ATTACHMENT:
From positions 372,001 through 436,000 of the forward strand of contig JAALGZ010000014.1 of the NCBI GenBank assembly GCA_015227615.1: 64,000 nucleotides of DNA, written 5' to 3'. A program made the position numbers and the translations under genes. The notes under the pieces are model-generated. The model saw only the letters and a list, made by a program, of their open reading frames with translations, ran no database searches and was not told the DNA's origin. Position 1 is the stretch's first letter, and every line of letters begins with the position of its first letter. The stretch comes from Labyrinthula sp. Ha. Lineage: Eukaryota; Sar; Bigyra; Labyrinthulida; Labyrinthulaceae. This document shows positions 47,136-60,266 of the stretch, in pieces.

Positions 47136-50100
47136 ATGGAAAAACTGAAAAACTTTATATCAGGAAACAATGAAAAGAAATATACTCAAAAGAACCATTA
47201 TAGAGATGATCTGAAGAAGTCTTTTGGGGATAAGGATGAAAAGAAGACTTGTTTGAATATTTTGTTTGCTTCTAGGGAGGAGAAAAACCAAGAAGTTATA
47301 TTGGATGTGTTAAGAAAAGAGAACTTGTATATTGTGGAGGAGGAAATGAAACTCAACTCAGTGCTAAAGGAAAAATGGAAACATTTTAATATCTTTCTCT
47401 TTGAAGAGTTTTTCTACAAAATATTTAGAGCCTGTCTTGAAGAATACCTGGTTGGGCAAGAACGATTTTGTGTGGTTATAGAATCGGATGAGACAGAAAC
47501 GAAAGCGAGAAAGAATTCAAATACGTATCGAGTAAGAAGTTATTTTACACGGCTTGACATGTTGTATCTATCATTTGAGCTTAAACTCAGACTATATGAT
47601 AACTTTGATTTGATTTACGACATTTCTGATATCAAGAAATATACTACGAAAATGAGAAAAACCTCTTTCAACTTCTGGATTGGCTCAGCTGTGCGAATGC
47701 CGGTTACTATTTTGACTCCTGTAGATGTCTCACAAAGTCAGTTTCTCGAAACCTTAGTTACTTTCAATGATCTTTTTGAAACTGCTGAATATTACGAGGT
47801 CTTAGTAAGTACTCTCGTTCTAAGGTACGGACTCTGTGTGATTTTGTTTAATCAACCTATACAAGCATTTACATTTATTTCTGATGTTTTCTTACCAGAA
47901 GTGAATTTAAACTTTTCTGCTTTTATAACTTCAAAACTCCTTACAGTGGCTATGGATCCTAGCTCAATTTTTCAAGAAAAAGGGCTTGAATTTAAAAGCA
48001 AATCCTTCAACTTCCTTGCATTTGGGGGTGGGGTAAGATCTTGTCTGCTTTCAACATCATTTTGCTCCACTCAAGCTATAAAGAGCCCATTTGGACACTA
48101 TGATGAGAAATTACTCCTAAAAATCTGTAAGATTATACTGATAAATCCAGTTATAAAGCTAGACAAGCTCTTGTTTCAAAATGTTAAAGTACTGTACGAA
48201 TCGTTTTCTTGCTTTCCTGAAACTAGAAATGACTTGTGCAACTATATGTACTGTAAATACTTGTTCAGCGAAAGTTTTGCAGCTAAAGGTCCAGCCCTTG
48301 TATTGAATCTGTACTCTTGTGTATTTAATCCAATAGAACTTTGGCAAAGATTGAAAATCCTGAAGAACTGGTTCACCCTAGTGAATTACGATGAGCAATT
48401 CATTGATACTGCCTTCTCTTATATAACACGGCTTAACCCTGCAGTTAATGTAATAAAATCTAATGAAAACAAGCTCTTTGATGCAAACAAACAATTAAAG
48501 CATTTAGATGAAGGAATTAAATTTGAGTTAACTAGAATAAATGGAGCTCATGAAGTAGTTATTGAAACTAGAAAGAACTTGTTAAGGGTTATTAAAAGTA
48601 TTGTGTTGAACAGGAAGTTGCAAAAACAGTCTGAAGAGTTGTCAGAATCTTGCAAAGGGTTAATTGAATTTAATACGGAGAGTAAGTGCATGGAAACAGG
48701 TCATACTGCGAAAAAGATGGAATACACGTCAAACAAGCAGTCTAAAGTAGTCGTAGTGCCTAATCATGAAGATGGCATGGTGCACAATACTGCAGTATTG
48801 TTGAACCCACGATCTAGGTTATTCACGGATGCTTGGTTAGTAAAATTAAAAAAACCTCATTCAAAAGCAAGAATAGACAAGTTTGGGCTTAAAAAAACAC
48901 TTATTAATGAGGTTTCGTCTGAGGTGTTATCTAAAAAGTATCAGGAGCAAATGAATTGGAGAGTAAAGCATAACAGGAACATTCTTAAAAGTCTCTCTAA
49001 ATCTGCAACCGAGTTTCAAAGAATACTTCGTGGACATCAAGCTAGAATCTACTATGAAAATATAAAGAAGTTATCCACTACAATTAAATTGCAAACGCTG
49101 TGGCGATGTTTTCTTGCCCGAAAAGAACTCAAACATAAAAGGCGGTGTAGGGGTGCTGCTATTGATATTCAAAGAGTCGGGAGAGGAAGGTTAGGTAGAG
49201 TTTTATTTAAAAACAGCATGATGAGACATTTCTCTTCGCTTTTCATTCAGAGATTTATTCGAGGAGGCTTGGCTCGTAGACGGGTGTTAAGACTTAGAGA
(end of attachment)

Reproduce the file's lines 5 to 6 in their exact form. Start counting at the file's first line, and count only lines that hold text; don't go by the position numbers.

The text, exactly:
47301 TTGGATGTGTTAAGAAAAGAGAACTTGTATATTGTGGAGGAGGAAATGAAACTCAACTCAGTGCTAAAGGAAAAATGGAAACATTTTAATATCTTTCTCT
47401 TTGAAGAGTTTTTCTACAAAATATTTAGAGCCTGTCTTGAAGAATACCTGGTTGGGCAAGAACGATTTTGTGTGGTTATAGAATCGGATGAGACAGAAAC